Weekly Standard: Thune likely to run for president in 2012

Rachel Rose Hartman
John Thune on Capitol Hill.
John Thune on Capitol Hill.

Republican Sen. John Thune of South Dakota "is likely to run for president in 2012," according to Stephen F. Hayes' cover story in the upcoming issue of The Weekly Standard.

Hayes writes that Thune has "gamed out a 'pathway to get there,' calculated the amount of money it would take to be competitive in early primaries, and even thought about the timing of an announcement. He thinks his family would be on board."

"I'm taking a very full look at it," Thune told Hayes.

Thune, a  relatively young (he's 49), telegenic senator, fell into Republicans' good favor when he ousted Democrat Tom Daschle in 2004. Thune's win marked the first time in 50 years that a challenger had defeated a sitting Senate Majority or Minority Leader.

Thune's supporters say he possesses many characteristics that make him prime presidential material: he hails from the midwest, near the key presidential primary state of Iowa; he is regarded as a mainstream conservative; he entered the Senate with a strong national donor base; and Thune is an effective politician.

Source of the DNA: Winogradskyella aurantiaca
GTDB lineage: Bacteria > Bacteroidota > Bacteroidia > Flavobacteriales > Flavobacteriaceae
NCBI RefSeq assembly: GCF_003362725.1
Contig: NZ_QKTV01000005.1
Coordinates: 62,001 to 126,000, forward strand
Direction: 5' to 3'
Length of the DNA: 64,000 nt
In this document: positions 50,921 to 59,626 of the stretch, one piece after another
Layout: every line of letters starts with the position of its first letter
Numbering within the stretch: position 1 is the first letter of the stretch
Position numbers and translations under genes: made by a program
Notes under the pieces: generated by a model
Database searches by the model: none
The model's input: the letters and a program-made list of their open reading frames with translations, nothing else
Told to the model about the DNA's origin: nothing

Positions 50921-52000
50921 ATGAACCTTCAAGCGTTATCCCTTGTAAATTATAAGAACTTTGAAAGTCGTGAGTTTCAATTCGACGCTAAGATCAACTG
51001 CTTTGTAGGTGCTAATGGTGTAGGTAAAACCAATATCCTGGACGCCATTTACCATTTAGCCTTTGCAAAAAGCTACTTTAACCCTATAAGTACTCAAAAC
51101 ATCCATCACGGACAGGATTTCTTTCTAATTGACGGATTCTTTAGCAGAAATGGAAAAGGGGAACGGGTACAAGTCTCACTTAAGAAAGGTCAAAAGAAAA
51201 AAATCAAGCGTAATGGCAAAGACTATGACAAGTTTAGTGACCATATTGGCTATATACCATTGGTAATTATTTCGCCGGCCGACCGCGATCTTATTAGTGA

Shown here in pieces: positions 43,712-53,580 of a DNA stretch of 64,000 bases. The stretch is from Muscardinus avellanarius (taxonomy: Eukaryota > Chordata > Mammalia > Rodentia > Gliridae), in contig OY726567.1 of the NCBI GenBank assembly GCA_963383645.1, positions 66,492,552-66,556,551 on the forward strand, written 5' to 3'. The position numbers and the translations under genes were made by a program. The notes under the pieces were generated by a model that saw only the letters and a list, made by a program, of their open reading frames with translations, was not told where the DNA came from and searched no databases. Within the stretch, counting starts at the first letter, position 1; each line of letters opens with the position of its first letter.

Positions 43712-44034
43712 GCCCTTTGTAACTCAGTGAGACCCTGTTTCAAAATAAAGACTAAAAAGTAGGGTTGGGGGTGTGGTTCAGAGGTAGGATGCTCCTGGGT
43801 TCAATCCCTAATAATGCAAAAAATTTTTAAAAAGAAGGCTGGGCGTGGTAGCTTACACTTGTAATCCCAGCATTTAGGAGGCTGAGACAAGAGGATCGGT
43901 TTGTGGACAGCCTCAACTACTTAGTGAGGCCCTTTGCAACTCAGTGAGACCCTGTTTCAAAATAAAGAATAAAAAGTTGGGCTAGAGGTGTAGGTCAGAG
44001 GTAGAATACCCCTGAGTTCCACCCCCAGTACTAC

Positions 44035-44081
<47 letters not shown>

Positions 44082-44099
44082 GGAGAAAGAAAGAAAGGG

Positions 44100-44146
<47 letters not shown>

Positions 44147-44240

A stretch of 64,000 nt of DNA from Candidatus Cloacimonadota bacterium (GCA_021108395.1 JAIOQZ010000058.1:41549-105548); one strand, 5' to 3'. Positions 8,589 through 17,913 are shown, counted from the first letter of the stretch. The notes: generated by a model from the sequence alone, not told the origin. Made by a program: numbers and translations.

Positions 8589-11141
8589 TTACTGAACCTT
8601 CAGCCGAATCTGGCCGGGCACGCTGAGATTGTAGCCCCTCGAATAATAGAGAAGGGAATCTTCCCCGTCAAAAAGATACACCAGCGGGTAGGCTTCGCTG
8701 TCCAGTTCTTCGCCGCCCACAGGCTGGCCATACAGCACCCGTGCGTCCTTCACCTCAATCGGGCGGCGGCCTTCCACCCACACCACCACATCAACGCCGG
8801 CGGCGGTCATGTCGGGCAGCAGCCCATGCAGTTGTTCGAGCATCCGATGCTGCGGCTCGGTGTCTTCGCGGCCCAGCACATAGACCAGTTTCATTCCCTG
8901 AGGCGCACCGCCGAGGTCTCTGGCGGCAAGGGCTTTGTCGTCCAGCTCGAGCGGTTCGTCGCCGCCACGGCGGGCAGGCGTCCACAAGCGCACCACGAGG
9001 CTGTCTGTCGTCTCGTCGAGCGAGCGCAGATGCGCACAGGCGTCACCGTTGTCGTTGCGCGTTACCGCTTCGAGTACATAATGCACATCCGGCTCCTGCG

Hayes called Thune "an exceptionally skilled retail politician who can communicate a kind of midwestern, common sense conservatism that is ascendant in reaction to liberal profligacy."

Thune also enjoys the double-edged sword of being new on the national political scene: while he has a relatively thin record of legislative accomplishments in the Senate, he also has fewer controversial votes and positions than more experienced figures.

Current Senate Republican Leader Mitch McConnell has already offered Thune his seal of approval. "I think he's the complete package and is the kind of person who could conceivably go the distance in a race for the presidency," McConnell told Hayes. "I think he's an extraordinary talent, and I hope that he will run and win."

Democrats failed to field a challenger this year against Thune. Still, he's been an active fundraiser, raising more than $14 million since he entered Congress, according to the Center for Responsive Politics.

(Photo: AP/Harry Hamburg)